For the last 3 weeks, I’ve been working as a sub-intern on the family practice inpatient service in one of the local hospitals. It’s been quite a time! I’ve sure been kept busy, but learning a lot and seeing a lot. With a moment of downtime, I wanted to share a reflection I had yesterday.
We’re all familiar with the glamorous “saves” in medicine. It’s the car accident victim that undergoes helicopter evac, immediate surgery and whose life is saved. It’s the acute peanut allergy that receives the almost magical dose of adrenaline and is almost instantly better. The list goes on. We’re often very successful at treating these conditions, though sometimes they do die. What I think is a common misperception, though, is that this is the norm in medicine. That most illness is out of the blue, is something that just “happens” to people, that there was nothing you could do. But most medical problems are not caused by being in the wrong car on the wrong day.
What I see day in and day out is complications of simple, easy to manage problems like diabetes, high blood pressure, asthma, etc. These are things that we know how to treat. We know how to prevent complications. And yet, I just had a man last week who required half of his foot to be amputated as a complication of untreated diabetes. I had a woman this week who came in seeing snakes on people’s clothing, because her blood pressure was so high it was affecting her mind. Last month, I saw a man who had large amounts of yeast growing in his mouth and groin because his blood sugar (and thus urinary sugar) was so high.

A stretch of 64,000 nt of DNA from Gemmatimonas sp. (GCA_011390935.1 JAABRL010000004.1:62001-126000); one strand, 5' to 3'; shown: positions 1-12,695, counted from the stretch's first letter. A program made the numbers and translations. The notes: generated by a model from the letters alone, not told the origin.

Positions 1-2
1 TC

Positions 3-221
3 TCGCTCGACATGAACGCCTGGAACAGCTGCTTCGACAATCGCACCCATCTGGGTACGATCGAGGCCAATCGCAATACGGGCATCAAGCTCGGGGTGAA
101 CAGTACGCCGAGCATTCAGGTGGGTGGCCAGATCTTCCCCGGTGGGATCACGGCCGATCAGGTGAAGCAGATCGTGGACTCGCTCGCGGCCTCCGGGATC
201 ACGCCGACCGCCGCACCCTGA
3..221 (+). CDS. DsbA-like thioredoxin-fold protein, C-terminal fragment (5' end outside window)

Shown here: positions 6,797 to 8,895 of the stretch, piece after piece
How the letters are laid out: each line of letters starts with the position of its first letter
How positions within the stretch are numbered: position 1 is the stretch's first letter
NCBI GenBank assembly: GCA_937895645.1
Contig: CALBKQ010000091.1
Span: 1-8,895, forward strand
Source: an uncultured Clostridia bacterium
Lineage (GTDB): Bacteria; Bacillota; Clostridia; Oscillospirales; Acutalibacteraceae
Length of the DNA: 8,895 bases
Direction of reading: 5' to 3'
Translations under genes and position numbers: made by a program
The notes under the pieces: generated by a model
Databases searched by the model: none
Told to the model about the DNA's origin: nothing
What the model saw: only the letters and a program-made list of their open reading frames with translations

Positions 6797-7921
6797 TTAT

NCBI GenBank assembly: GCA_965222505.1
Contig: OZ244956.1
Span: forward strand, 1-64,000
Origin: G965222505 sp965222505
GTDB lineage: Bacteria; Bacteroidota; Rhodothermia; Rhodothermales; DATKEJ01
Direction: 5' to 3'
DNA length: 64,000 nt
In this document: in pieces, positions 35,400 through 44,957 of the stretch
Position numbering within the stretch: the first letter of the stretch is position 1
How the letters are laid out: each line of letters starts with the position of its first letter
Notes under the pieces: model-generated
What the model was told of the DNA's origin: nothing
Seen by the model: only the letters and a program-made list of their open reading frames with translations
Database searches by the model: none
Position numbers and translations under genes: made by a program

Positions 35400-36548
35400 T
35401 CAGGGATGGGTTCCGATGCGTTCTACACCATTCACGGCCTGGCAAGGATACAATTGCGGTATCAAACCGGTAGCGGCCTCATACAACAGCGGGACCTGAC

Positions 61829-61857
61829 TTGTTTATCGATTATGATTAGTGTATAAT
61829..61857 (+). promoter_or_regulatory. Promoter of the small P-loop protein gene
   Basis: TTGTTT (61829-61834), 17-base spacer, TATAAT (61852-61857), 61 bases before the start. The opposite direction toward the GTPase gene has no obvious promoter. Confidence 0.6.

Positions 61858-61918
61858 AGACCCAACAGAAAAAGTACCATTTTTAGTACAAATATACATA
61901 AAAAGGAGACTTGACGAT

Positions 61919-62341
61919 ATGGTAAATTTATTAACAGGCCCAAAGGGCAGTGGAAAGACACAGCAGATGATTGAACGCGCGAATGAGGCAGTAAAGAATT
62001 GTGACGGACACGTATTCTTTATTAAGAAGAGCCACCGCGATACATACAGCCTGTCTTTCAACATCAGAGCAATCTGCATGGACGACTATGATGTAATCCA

This morning, I’m caring for a truly pleasant gentleman with COPD (bad chronic lung disease usually caused by smoking). He hasn’t smoked in the last 15 years, but he smoked quite heavily before that. Even though he’s been doing things all right as far as his lungs are concerned for the last 15 years, he has to live with the consequences of his actions prior to that. For the last several days, I’ve seen him decompensate and gasp for air, feeling like he’s drowning, because he can’t get the air to move through his lungs like he should. How did this kind old man get to this point?
Day after day, I see patients on dialysis because diabetes has destroyed their kidneys. The treatment of diabetes is simple. Some pills once or twice a day, sometimes insulin is necessary, diet and exercise. These are not miraculous innovations. But are they hard to do.
“Physician, heal thyself” haunts me. As I tell my patients about the importance of eating well and getting regular exercise, I think about how I’m going to grab a Big Mac and a large Coke as I race from the hospital to the clinic. I think about how I’m working 60+ hours a week and have no time to go on a run. I know I’ve gotten 4-6 hours of sleep per night, most every night for the last several years. I think about all the bad habits I have, and how I have full knowledge of the right thing to do, and what the consequences are if I don’t. But sometimes, it just doesn’t matter. I do what I know is harmful for my body, anyway.
And this makes me think of three things:
1. It makes me compassionate, and humble. There’s no point in me lecturing someone about not following the obviously right path. Yes, it’s simple, yes it’s straightforward, but life isn’t always that easy.
2. It drives me to keep encouraging them. Sometimes, we just need that external voice to nudge us in the right direction. We know what’s right, but we need a little kick in the seat to push us down that road. I’m happy to be that benevolent kick.
3. It pushes me into trying to make at least one extra right choice today. Maybe I’ll grab a salad in the cafeteria before I leave the hospital, instead of a Big Mac. We’ll see.
-“Doctor” Matt is a medical student who blogs at “Doctor” Matt’s Musings.